6 mins read

It’s funny how it works. Just the other day I made a post about how the Vita has a range of great little applications and games that made the console great value, even without buying a game. And the day I make that post later Sony releases Ecolibrium, which is not only free, but essential.

On the most basic level, it’s a simulation management game. Players are tasked with taking a barren environment and building it into a thriving eco-metropolis. It starts with the plants – there are three resources to manage – foliage, moisture and minerals, and it’s critical to balance these three resources so that the environment is not deficient in any regard. Unbalanced ecosystems lead to.. less pleasant effects.

From there it’s time to populate the environments with animals. The first animal to drop into the environment is a horse-like creature who eats the plants. You’ll then need something to eat those animals, to prevent them from overpopulating the environment and tearing all the plants to pieces, and then you’ll need something to eat those predators. And so it goes on until eventually you’d built yourself a living, breathing ecosystem.

The animals are all alien creatures that are not found in the real world, but they do look similar enough to real-world equivalents that, stealthily, Ecolibrium teaches players about environmentalism. If something goes wrong – if one group of animals becomes dominant, the entire ecosystem can be ruined by over-population and over-hunting, and watching the fallout and destruction can be quite frightening. This is a game with a real message to get across, though it’s never so heavy-handed to turn into a lecture; there’s in-game purpose to the environmentalism, too – you’ll need to check back on the environment daily to make sure that nothing is going wrong with your digital ant farm.

As a game it works very much like the FarmVilles of the world – you’ll need to wait for your points score to build up before you can plant a new tree or introduce a new animal to your ecosystem, and naturally you can shell out some real money to expedite the process. It’s not necessary to do this, but some people do lack patience.

But Ecoliburium differentiates itself in a number of ways. As I mentioned before, this is by far the most important Vita game yet, in terms of making a real statement. Where FarmVille serves no purpose whatsoever, the developers of this game clearly wanted to get people thinking about ecosystems and sustainability with this game, and they’ve effectively done that. The developers do understand that the most effective education is gamified education though, and Ecolibrium is anything but a dry title.

As a game, Ecolibrium also enjoys seriously impressive production values – the first thing you’ll notice when you play for the first time is just how great it looks on the Vita’s gorgeous screen. Indeed, the game trumpets a photo-taking feature, with easy upload to Facebook to boot. Carefully tending these ecosystems is a bit like building a garden up – ecological block by ecological block, you’re watching dull earth grow into something vibrant and colourful, and it’s hard not to develop a sense of pride about your ecosystems. Being able to share photos of them was a basic requirement, but it’s nailed here.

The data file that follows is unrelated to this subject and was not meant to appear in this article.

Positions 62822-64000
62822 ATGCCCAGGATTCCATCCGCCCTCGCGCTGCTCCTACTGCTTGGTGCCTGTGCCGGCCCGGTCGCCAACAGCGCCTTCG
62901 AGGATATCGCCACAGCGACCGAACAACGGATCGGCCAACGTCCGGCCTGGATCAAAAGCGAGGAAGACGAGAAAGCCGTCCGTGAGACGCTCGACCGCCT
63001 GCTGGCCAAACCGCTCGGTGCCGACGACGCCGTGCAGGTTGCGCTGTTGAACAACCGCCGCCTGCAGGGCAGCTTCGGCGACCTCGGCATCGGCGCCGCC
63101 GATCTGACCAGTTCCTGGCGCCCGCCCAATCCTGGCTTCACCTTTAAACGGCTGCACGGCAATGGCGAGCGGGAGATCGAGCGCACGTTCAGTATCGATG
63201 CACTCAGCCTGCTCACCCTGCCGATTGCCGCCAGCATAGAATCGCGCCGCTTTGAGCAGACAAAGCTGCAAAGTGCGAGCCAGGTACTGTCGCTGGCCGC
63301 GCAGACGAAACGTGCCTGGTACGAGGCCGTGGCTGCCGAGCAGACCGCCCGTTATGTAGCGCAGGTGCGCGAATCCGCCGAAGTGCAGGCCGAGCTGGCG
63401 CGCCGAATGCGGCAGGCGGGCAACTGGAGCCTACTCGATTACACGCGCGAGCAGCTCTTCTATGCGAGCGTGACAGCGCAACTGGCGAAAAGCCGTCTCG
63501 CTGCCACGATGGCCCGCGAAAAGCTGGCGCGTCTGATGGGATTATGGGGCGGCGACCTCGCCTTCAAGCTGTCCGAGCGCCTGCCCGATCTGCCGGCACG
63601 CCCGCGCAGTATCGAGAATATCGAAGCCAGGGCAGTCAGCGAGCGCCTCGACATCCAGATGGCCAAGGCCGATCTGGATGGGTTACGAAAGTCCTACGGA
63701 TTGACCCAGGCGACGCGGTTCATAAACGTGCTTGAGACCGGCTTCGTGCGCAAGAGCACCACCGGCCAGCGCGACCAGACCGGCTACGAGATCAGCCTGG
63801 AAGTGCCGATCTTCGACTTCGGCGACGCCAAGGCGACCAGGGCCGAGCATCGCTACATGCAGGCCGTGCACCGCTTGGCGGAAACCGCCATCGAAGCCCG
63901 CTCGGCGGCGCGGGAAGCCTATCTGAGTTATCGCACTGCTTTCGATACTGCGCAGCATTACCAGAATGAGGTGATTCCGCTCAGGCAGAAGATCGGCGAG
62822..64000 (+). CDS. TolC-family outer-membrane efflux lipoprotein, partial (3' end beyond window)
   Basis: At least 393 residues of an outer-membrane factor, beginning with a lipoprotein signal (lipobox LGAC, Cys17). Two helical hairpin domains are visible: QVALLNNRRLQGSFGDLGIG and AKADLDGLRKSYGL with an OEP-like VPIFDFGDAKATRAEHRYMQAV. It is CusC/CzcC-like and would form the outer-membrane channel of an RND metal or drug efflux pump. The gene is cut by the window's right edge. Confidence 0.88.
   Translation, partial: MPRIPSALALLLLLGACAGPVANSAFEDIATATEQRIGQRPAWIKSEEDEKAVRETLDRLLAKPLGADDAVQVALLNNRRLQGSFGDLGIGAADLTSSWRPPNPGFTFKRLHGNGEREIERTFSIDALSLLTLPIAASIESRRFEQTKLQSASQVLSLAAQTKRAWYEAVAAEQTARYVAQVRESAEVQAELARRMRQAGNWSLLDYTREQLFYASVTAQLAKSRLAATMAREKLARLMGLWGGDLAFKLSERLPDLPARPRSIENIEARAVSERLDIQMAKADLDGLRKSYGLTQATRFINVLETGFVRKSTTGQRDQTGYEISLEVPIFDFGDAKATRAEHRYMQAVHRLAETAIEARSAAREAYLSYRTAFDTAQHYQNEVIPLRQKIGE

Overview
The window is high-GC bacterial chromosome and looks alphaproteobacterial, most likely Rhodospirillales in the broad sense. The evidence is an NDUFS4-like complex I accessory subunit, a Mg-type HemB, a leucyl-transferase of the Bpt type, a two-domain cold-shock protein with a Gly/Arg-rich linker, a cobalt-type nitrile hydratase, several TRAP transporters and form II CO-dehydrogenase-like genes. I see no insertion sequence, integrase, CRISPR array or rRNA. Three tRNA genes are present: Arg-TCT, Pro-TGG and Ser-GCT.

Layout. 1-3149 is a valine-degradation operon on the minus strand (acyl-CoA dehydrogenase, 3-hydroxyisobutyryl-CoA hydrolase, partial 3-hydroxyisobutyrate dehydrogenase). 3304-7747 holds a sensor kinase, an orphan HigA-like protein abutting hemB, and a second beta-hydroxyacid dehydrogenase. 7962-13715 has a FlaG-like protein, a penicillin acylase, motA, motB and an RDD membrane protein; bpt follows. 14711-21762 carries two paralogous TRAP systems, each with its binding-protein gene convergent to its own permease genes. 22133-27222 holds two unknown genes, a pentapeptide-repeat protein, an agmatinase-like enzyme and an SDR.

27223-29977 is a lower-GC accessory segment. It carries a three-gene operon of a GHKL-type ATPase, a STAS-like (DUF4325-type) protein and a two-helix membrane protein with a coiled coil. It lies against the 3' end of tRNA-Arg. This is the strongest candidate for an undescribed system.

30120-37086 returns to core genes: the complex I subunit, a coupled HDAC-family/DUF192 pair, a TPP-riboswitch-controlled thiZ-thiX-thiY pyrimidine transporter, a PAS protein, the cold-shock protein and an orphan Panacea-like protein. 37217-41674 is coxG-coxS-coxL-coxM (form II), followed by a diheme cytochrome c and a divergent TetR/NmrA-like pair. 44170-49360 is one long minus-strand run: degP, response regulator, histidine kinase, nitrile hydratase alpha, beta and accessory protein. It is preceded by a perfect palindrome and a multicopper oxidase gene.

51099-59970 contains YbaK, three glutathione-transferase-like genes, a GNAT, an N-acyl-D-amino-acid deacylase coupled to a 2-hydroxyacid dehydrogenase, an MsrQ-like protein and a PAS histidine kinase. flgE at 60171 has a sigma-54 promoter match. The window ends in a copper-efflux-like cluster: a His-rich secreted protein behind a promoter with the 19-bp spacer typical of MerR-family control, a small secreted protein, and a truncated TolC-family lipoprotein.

If that wasn’t enough, there’s also a bevy of social features that take real advantage of the Vita’s strengths. Let’s start with the scoreboard – the perfect way to get people instantly engaged with one another. There’s real encouragement to get out and about with the Vita too. Every so often a new species of animal will pop up. The problem is, before you can add it to your ecosystem, you need to find it first. A radar pops up on the screen, and you need to navigate in the real world to the spot where the blip tells you the critter is hidden. It’s such a simple feature to add in to the game, but it helps engagement wonderfully.

And, finally, this is a relaxing game to play. The ambient noises are serene and the pace of the game is so sedate that you’ll never feel stressed in Ecolibrium. This in turn gives you plenty of time to just watch your ecosystem at play, take photos, and otherwise sit back and chill. It’s difficult for a game to be so sedate and yet engaging, but that’s exactly what has happened here.

Without spending money to hasten the process of populating your ecosystems, Ecolibrium is a very slow-paced title, taking literally weeks to build up properly. Far from being frustrating, I can’t think of a better reason to pick my Vita each day.

– Matt S

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  • this was a good review and as soon as i seen this was available i downloaded it and got stuck in to it and im hooked! i have been impatient and already bought some stuff in game but its fairly cheap for the packages so no complaints. i look forward to progressing and finding new creatures and building my eco systems 🙂

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